We’ve seen the future of wine, and she’s called Bridget Jones


Was it really only 1995 when Bridget Jones chainsmoked her way through the first of many glasses of Chardonnay?

These days, instead of knocking back her booze, Bridget would be more likely to swirl it round her mouth, before spitting neatly and remarking on its “pronounced oaky flavors, with . . . mmmm . . . peach and mango notes.” The ciggies will have been swapped for a bottle of Evian, sipped between tastes.

In the brave new world of wine connoisseurship everyone, it seems, could be the next Robert Parker. Even Bridget.

There are, of course, still those who closely follow the recommendations of Parker, the world’s most famous wine critic. But increasingly, wine lovers are thinking — and drinking — for themselves, and Bridget-style young professional women are leading the pack. I should know. I’m one of them.

Wising up

After bungling a few orders in posh restaurants — including getting a bottle of white when I’d been expecting red — I’d realized it was time to wise up on wine. One look at my e-mail inbox, stuffed with invitations to wine tastings, made it clear there were plenty of people eager to help me.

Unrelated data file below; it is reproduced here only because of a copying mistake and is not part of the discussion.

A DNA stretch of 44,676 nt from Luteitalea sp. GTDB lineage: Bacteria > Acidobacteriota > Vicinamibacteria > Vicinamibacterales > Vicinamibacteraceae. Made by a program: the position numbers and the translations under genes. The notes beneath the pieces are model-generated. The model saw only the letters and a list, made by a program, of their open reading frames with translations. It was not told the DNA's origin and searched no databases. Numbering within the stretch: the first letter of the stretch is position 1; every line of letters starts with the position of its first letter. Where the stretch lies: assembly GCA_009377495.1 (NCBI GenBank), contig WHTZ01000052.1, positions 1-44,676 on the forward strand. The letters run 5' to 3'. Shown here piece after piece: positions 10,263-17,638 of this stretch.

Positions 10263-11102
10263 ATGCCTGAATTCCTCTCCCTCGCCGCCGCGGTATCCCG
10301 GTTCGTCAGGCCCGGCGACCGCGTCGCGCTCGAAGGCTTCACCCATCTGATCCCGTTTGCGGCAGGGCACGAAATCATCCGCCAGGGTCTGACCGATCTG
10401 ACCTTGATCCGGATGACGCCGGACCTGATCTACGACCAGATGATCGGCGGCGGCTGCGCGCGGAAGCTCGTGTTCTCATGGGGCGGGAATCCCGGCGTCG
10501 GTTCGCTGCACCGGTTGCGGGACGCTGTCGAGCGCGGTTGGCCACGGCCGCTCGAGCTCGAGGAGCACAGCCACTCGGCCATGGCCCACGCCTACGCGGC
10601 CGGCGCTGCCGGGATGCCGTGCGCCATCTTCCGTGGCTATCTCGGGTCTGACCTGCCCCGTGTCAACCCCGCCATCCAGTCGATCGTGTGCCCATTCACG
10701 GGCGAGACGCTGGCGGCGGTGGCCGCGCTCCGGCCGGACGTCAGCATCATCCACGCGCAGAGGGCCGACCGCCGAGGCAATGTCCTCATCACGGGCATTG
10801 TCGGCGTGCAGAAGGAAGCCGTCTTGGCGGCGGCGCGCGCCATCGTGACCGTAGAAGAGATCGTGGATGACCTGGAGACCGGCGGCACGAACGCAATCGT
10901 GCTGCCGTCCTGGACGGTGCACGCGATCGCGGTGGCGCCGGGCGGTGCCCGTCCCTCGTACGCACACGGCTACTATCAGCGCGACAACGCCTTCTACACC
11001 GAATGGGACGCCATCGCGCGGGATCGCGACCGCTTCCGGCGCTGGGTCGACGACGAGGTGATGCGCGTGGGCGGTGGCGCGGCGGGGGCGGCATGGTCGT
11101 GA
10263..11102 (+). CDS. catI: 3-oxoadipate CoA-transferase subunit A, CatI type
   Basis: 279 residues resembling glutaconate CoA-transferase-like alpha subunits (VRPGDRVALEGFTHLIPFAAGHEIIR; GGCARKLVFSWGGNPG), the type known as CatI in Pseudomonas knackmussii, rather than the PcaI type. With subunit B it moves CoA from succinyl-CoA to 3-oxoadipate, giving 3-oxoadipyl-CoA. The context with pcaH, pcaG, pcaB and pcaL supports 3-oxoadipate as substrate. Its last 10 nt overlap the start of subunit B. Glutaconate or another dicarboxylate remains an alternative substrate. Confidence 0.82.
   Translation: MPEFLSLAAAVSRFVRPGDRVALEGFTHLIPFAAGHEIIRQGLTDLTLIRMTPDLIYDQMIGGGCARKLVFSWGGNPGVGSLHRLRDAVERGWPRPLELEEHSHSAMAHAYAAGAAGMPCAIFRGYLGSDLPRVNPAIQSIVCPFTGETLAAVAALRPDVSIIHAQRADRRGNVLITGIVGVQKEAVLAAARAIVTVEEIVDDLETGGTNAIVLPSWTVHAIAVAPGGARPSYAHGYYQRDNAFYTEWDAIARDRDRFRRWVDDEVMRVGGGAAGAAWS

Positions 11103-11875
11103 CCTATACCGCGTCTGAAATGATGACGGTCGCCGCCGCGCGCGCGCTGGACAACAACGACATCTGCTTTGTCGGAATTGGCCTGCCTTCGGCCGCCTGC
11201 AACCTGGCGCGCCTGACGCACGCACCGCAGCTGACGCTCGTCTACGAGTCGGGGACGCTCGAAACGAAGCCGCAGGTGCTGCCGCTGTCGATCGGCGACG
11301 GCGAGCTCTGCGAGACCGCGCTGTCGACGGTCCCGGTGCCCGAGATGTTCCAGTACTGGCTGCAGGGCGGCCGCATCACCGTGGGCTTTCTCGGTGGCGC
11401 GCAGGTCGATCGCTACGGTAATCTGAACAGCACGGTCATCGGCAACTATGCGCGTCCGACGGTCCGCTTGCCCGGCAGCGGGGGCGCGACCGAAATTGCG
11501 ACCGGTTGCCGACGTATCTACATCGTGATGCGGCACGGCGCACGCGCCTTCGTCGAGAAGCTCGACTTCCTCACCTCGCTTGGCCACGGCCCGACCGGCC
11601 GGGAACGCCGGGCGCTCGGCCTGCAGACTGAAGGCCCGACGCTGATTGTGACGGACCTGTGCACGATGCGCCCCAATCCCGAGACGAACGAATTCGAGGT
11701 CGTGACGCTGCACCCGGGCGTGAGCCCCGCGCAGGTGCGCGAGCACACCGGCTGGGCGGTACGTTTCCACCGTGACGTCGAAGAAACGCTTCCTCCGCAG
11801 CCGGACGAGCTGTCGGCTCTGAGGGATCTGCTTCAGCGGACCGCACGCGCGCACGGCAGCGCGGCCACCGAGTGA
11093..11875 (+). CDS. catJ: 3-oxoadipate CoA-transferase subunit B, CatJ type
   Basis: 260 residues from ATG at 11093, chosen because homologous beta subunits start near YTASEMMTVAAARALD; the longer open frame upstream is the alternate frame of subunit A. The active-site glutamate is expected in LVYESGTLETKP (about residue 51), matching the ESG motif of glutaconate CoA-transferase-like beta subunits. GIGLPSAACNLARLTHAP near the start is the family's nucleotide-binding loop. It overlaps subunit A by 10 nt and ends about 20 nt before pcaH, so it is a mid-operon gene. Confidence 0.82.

There was a charity fundraiser with wines from Washington State importers Orca; an early Valentine’s Day tasting dinner was offered by Hotei Wines, a high end California wine import company run by this paper’s wine columnist, William Campbell; and a friend was organizing a sampling of no less than eight Champagnes.

Well, everyone wants to help a good cause, and though I had no Valentine, an evening of fine wines might just help me forget that fact, and . . . ahh . . . what girl can resist Champagne? I signed up. For all of ’em!

Saved from snobbery

“Much of the snobbery surrounding wine has diminished,” said Jan Nelson of Orca, busily pouring wines for members of nature charity Kurile Island Network, who had gathered for a fundraiser at a private home in Shirokanedai in Tokyo’s Minato Ward. “Making wine-tasting events less expensive and more casual has made learning about wine more approachable.